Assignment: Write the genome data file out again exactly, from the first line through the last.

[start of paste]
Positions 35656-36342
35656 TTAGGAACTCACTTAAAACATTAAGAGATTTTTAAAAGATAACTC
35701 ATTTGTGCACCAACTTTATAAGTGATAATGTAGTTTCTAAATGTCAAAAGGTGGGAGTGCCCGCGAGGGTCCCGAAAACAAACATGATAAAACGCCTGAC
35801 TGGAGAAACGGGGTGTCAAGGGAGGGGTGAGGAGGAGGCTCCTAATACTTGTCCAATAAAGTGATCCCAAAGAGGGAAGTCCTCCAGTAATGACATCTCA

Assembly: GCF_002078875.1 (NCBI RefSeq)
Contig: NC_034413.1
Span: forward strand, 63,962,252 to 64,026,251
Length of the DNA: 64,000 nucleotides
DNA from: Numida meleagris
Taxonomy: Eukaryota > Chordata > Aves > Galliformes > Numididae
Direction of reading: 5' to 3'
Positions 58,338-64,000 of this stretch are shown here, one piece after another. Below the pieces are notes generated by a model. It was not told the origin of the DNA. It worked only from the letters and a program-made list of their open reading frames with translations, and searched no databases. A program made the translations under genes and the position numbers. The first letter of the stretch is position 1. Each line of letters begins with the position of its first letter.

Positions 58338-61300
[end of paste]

Positions 35656-36342
35656 TTAGGAACTCACTTAAAACATTAAGAGATTTTTAAAAGATAACTC
35701 ATTTGTGCACCAACTTTATAAGTGATAATGTAGTTTCTAAATGTCAAAAGGTGGGAGTGCCCGCGAGGGTCCCGAAAACAAACATGATAAAACGCCTGAC
35801 TGGAGAAACGGGGTGTCAAGGGAGGGGTGAGGAGGAGGCTCCTAATACTTGTCCAATAAAGTGATCCCAAAGAGGGAAGTCCTCCAGTAATGACATCTCA

Assembly: GCF_002078875.1 (NCBI RefSeq)
Contig: NC_034413.1
Span: forward strand, 63,962,252 to 64,026,251
Length of the DNA: 64,000 nucleotides
DNA from: Numida meleagris
Taxonomy: Eukaryota > Chordata > Aves > Galliformes > Numididae
Direction of reading: 5' to 3'
Positions 58,338-64,000 of this stretch are shown here, one piece after another. Below the pieces are notes generated by a model. It was not told the origin of the DNA. It worked only from the letters and a program-made list of their open reading frames with translations, and searched no databases. A program made the translations under genes and the position numbers. The first letter of the stretch is position 1. Each line of letters begins with the position of its first letter.

Positions 58338-61300